Saturday, November 13, 2010

Verdict on Cake Boss book: It's awesome :: Currents ...

By BETH ENGELMAN Mommy on a Shoestring

When it comes to baking, I'm no Buddy Valastro.

That's not to say all my cakes are disasters, but I definitely have baked a few softballs in my time (and by softball I mean literally, you could play softball with the cake).

Often it's the need to be precise and follow directions that often elude me, as I'm much more of a "throw what you have in the bowl and let's see what comes out" type of baker. However, I have a new appreciation for the science behind baking as well as the way it brings families together after speaking with Valastro, star of "Cake Boss" on TLC and the author of Cake Boss: The Stories and Recipes from Mia Famiglia (Free Press, 2010).

Recently I had the opportunity to chat with Valastro about his career and baking philosophy as well as ways the home baker can become his or her own cake boss. Be sure to visit www.pioneerlocal/mommy to see some of Valastro's recipes and tips firsthand.

? Making Ganache
? Making Vanilla Frosting
? Videos open at top of the story.

Unlike many culinary pros, Valastro does not frown upon pre-packaged mixes and canned frosting. Not everyone has the time, energy or know-how to bake everything from scratch, so Valastro recommends buying what you need to get started in the kitchen. Chances are you'll begin to perfect your technique over time, which will help build confidence, making you more prepared to try more complex recipes in the future. But in the meantime, follow the Cake Boss' advice and just get in there and do it!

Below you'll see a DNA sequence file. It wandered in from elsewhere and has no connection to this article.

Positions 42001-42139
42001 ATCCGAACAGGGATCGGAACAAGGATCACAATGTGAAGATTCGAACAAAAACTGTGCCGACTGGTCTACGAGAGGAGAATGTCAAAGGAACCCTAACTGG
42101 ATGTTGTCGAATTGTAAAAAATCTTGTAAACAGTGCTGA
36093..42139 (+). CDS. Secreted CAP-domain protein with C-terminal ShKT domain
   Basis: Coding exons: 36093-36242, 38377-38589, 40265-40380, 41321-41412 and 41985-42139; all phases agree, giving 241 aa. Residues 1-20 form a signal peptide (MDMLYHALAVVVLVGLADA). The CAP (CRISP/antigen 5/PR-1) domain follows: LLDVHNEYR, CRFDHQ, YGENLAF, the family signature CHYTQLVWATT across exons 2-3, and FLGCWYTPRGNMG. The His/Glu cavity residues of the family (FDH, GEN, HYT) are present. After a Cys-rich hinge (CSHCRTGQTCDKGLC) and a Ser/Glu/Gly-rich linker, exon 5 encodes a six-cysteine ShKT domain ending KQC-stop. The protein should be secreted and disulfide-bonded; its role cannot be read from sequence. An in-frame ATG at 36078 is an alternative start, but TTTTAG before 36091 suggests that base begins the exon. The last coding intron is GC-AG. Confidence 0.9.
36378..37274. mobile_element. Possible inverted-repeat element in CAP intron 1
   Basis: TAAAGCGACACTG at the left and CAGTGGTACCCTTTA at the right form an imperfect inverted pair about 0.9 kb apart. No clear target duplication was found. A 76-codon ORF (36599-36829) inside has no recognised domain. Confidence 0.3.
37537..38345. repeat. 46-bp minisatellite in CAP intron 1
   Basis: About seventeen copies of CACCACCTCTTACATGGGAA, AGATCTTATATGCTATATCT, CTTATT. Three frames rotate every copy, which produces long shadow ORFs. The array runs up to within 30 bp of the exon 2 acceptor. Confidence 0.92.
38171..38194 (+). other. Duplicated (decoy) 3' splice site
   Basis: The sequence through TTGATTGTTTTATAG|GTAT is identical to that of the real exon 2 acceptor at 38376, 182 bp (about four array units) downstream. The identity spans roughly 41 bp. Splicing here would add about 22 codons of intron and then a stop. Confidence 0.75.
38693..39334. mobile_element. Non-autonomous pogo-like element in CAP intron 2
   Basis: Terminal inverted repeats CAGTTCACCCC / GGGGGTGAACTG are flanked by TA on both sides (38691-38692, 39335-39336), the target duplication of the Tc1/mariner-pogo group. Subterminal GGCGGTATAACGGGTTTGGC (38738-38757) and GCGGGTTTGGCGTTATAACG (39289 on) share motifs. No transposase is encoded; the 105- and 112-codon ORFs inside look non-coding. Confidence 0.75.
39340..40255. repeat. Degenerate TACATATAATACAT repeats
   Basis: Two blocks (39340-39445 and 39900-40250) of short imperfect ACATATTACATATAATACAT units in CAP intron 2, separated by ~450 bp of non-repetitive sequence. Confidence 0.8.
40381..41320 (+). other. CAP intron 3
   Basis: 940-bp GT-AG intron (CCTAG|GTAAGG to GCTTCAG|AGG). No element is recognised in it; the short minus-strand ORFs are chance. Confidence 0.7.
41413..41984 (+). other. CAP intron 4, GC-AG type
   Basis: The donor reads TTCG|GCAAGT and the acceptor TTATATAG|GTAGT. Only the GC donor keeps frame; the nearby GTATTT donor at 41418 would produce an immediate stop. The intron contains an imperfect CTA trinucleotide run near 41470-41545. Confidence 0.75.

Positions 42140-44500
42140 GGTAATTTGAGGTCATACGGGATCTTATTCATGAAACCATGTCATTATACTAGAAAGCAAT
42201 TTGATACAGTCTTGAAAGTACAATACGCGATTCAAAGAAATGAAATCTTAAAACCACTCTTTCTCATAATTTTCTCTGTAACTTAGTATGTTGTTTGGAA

Valastro recommends that you bring your kids into the kitchen as much as possible as the kitchen is often the place where memories are made. For the Cake Boss, the smell of meatballs reminds him of being a child and preparing dinner with his Nonna, whereas for me, the smell of burnt cookies often elicits warm memories of baking with my mom.

That's not to say you should go out and burn your cookies, but you'd be surprised how many happy memories you can make when you bake with your kids.

When it comes to decorating cakes, Valastro recommends experimenting with fondant, which he claims is easier to use than buttercream frosting. I find fondant is especially fun for little ones as its consistency is somewhat similar to play dough. Best of all, you can use natural food dyes and cookie cutters to transform fondant into a variety of shapes, sizes and characters.

According to Valastro, humor is one of the best tools any chef can have. No matter your skill level, things don't always go as planned in the kitchen. However, as long as you are having fun, even the most lopsided cake will turn out all right. "Even if it doesn't look good," the Cake Boss explains, "chances are it will still be delicious!"

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